One effect of this is that the movements indicating fertility have been toned down appreciably. The hip and chest movements of the dancers now flow from one posture to another, in ways that do not make them a centre of attention. OF course these are still there, for after all these are part and parcel of the Bihu. There is, however, nothing even remotely indecent in the performances of dance movements today, nothing that any moral policeman or woman could object to in such aesthetic presentations. Arguably again, this, too, is a bit of a pity.

    Bihu always was a light hearted genre. After all, it is a celebration of fertility, of romance, of gentle teasing, of Spring, of the soft breezes that waft in from the Luit, and of the beautiful blossoms of the kopou. True, the nasonis, the dancers, as well as the dhulias, the dhol players, do have smiles on their faces, for that is “required”. But again, the sameness of the smiles pasted on their professionally made-up faces seems artificial at times. The humour of the lyrics, too, which were often delightfully risqué, has been toned down. In the past, these lyrics often incorporated verses reflecting contemporary society. This seems to be becoming rarer during stage performances.  The spontaneity of the lyrics is missing. The singers, too, have rehearsed carefully. They are all trained vocalists, and certainly they sound melodious. But one does miss the endearing nasality of the singers of the rural areas.

    One of the most interesting things in this annual celebration of Rongali Bihu is that of witnessing these changes that are taking place. True, many musical or dance forms do have some roots in folk, or traditional forms. But those changes came in very slowly, over several generations. With the Bihu, though, one can see the changes happening from year to year. Within the lifetimes of our generation, much has changed.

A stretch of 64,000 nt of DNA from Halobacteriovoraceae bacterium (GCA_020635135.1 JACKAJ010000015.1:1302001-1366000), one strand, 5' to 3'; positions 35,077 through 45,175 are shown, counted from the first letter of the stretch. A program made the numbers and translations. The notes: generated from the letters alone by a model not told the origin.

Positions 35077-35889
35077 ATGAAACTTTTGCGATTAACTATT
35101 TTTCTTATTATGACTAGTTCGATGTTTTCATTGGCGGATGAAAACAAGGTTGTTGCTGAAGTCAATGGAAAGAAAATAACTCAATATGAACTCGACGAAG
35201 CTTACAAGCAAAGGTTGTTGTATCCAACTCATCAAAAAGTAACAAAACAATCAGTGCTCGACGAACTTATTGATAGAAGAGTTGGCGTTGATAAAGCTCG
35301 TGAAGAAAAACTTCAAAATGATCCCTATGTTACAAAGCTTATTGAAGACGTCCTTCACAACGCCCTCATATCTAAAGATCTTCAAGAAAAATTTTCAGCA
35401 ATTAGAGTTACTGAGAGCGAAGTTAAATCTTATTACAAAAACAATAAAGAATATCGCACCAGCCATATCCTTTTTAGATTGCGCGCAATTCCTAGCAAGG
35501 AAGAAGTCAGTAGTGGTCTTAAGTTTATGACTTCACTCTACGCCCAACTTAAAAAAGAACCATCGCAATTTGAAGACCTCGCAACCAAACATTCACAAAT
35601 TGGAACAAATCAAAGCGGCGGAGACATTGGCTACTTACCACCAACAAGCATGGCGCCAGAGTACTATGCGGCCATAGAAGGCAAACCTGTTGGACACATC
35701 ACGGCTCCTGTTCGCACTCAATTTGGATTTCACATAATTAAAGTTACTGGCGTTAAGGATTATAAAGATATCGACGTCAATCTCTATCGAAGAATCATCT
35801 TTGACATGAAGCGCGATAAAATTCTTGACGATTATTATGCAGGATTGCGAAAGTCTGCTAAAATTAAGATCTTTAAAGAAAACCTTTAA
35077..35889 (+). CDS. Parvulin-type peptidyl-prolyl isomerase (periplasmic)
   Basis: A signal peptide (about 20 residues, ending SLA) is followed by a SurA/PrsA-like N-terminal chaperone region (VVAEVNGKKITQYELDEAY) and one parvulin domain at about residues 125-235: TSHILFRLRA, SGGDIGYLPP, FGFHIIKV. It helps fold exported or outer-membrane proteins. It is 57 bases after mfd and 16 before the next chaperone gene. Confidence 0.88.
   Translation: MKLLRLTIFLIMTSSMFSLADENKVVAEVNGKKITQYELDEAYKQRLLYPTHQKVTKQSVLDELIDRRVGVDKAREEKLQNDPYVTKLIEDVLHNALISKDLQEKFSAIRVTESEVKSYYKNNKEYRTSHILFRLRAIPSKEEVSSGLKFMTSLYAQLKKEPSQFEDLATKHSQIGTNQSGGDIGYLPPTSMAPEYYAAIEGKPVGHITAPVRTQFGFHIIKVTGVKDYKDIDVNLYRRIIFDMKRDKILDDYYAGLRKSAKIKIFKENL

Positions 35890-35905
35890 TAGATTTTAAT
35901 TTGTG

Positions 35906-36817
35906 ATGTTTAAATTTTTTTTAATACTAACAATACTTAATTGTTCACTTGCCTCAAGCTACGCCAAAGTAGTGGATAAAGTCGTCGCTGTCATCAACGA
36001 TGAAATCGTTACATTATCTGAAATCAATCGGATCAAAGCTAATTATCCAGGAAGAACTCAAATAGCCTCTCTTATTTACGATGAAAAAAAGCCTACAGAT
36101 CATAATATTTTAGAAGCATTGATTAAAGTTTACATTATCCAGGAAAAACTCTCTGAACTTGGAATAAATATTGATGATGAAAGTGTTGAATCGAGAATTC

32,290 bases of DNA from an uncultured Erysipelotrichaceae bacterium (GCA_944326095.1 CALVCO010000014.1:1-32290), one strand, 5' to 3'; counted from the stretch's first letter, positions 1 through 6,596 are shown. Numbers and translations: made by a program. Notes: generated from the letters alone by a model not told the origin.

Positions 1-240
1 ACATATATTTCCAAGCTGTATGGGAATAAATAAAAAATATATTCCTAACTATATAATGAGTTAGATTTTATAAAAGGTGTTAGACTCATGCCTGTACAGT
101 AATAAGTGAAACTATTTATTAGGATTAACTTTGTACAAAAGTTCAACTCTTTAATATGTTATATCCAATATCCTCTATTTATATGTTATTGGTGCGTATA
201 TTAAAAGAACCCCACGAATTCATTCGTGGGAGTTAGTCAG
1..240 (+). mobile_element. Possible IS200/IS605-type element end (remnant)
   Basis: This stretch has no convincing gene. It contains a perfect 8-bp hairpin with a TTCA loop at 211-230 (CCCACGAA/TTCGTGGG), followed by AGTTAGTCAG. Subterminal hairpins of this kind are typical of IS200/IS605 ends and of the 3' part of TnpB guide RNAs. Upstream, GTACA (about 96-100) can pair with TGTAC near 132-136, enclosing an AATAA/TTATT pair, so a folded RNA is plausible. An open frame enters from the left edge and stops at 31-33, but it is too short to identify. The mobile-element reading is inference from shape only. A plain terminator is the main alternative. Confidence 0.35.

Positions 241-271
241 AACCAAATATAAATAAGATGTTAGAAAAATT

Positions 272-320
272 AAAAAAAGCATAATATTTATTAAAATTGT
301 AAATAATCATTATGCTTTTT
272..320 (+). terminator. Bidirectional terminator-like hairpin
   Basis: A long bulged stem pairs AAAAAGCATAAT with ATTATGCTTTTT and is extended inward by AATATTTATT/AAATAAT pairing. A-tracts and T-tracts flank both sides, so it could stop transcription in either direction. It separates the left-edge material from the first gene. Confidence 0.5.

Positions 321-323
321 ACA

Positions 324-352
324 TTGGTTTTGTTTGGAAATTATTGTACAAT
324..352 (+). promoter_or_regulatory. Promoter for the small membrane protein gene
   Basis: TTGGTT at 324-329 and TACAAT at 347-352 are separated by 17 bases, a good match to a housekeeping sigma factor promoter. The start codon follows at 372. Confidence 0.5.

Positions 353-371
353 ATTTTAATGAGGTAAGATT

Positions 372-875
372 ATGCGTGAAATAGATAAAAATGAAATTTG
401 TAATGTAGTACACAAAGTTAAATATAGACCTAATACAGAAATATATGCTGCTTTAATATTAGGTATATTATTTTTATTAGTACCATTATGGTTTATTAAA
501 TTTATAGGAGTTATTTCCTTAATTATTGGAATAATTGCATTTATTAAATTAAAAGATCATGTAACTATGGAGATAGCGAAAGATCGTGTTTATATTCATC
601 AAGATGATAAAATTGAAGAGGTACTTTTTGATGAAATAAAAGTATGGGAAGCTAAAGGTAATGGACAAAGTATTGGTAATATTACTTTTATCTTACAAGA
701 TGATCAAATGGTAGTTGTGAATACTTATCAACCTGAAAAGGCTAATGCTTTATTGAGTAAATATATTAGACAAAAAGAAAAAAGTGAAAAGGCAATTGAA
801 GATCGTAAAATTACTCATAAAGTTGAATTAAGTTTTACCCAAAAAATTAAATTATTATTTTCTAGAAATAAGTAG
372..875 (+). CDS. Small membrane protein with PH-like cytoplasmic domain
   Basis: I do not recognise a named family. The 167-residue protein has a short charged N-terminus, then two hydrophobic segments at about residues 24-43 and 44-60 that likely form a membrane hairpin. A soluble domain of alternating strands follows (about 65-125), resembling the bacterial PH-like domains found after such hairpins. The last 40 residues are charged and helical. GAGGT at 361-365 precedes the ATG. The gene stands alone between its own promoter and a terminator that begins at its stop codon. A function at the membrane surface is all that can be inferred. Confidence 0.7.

There is, of course, nothing wrong in a genre changing from a spontaneous folk item to a performance. Many Ragas that are now established in the Hindusthani Shastriya Sangeet pantheon have their roots in folk music. However, one does hope that the original Bihu, which are not performances but group songs and dances, continues, parallel to this. Hope lies in the fact that many gatherings of Assamese people, at home and abroad, break into spontaneous Bihu songs and dances, maybe after dinner, or after the serious work of a meeting is done. This too, is great. Perhaps it will evolve, who knows, into yet another genre, something not part of the rural Bihu celebrations, but definitely not a performance, either.

   Such is the magic of this vibrant double beat on the dhol that forms the basis of the Bihu songs and dances.

(Guwahati-based Mitra Phukan is a novelist, columnist and a vocalist of the Hindusthani Shastriya Sangeet tradition.)